The first project was a telephone line and internet connection for the boys school, which had been delayed for some months by an intractable problem.
The second project was the provison of a digital projector for use by the Mother’s School Society, to use for educational programmes. Below is a photo of the projector being used.
Settlers uprooted 120 olive trees at Yatma on about July 6, 2012. The olive trees belonged to Yatma resident Bade’ Nasser.
The settlers are believed to come from Kefar Tappuach settlement, or possibly the ‘Taffouh’ settlement. An earlier attack on 30 trees in January was blamed on settler dissatisfaction with the forced evacuation of Jewish militants from three outposts. The ‘Price Tag’ campaign targets Palestinians in the West Bank in retaliation for actions by the Israeli government that the settlers don’t approve of. While the Israeli government claims to be against the Price Tag attacks, it generally sanctions the perpetrators only if they attack Israeli facilities. In a rare exception, Israeli occupation forces arrested the young woman in this video, for damaging Palestinian property in Luban Ash-Sharqiyia village.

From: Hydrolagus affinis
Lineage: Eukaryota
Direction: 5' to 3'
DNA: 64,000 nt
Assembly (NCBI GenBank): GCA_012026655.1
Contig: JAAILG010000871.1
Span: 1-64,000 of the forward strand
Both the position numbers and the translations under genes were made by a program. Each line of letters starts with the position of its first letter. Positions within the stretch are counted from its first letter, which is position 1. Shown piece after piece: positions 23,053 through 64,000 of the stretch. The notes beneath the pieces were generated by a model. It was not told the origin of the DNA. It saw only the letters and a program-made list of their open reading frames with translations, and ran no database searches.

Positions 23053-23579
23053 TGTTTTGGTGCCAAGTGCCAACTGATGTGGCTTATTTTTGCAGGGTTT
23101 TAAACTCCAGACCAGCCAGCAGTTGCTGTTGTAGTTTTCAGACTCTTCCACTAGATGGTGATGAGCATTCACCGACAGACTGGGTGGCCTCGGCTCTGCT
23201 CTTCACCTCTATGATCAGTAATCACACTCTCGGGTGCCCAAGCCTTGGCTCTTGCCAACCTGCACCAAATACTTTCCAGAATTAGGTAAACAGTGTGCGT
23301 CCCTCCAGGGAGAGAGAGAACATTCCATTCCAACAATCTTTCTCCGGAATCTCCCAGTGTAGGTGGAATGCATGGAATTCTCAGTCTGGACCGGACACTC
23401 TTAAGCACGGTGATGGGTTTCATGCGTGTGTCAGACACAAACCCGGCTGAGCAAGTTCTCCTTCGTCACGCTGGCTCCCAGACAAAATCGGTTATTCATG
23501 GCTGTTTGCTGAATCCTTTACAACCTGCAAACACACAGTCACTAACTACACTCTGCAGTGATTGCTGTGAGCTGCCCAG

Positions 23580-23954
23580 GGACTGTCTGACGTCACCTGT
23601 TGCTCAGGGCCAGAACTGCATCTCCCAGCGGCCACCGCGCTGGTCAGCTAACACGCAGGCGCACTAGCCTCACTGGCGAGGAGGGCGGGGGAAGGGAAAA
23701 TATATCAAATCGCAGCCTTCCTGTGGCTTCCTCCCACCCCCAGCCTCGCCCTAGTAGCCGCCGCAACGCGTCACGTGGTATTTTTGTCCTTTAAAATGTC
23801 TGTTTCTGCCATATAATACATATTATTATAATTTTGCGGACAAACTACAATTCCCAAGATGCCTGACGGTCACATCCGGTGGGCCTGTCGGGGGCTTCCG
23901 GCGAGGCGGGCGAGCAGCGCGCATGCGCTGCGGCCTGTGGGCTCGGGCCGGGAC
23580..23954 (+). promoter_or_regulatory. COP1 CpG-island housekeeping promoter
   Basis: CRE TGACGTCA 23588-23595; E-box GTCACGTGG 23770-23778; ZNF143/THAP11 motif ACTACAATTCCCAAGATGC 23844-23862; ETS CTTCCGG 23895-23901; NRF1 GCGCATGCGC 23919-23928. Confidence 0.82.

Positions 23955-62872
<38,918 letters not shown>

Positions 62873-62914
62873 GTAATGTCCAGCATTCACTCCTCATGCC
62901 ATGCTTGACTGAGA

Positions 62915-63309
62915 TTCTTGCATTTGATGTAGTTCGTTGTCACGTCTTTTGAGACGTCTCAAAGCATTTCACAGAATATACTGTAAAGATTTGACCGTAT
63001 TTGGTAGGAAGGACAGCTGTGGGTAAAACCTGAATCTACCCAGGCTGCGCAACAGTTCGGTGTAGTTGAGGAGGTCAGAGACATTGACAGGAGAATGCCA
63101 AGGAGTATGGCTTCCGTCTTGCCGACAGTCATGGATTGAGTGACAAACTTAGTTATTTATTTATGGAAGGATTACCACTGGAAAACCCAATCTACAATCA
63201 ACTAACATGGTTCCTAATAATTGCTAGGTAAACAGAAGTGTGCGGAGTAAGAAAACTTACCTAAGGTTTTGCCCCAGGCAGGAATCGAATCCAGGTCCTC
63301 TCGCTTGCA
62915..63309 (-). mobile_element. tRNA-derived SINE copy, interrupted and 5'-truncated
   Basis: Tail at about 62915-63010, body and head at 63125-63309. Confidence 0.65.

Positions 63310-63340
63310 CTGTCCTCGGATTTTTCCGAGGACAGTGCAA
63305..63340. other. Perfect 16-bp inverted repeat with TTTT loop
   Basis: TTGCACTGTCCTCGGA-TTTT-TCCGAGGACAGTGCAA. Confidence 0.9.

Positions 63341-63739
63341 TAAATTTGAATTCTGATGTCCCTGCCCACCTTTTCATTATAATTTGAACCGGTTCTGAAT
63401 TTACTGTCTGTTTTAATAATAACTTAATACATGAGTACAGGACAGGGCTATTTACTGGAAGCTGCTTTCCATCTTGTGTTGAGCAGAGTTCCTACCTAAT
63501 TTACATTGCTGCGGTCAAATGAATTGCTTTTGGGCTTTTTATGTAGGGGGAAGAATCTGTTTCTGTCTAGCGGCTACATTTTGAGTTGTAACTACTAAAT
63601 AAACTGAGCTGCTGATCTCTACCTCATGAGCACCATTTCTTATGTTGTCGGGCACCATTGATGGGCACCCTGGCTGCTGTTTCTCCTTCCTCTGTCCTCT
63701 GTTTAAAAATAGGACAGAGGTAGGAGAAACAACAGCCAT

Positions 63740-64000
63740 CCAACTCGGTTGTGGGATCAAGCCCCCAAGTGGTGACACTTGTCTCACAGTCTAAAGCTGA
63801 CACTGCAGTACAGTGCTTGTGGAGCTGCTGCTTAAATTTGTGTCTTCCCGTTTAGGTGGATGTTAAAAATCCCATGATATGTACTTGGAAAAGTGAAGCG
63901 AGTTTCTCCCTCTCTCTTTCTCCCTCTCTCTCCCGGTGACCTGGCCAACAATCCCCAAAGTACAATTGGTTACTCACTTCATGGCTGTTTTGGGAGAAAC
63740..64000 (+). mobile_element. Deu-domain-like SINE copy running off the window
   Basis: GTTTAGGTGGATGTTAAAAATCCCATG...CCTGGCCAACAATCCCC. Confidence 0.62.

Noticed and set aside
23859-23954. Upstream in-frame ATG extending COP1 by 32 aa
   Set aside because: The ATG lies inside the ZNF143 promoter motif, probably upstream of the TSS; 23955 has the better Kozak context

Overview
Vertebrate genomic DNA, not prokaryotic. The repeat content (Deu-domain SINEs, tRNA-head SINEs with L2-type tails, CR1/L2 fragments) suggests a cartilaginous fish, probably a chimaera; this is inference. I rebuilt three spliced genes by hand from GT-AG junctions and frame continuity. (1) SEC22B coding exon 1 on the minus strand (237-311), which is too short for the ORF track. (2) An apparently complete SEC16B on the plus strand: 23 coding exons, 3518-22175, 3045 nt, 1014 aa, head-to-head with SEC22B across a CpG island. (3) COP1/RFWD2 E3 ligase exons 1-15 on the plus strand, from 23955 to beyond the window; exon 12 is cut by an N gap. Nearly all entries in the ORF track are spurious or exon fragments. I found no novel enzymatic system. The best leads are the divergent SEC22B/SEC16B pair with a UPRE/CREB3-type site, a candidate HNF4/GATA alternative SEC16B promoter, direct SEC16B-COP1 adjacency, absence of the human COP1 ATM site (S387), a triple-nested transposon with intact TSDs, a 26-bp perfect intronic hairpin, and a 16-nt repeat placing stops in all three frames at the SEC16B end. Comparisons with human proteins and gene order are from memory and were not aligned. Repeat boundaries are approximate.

A photograph in this blog, shows some of the damage done to the olive trees in Yatma.
This month’s attack is just the latest in a long string of attacks by settlers in the area south of Nablus. Perpetrators are rarely charged and compensation is not paid. This report compiled by the Palestine Centre for Human Rights documents some of the Israeli human rights violations in the occupied territories for the week ending 12 July 2012.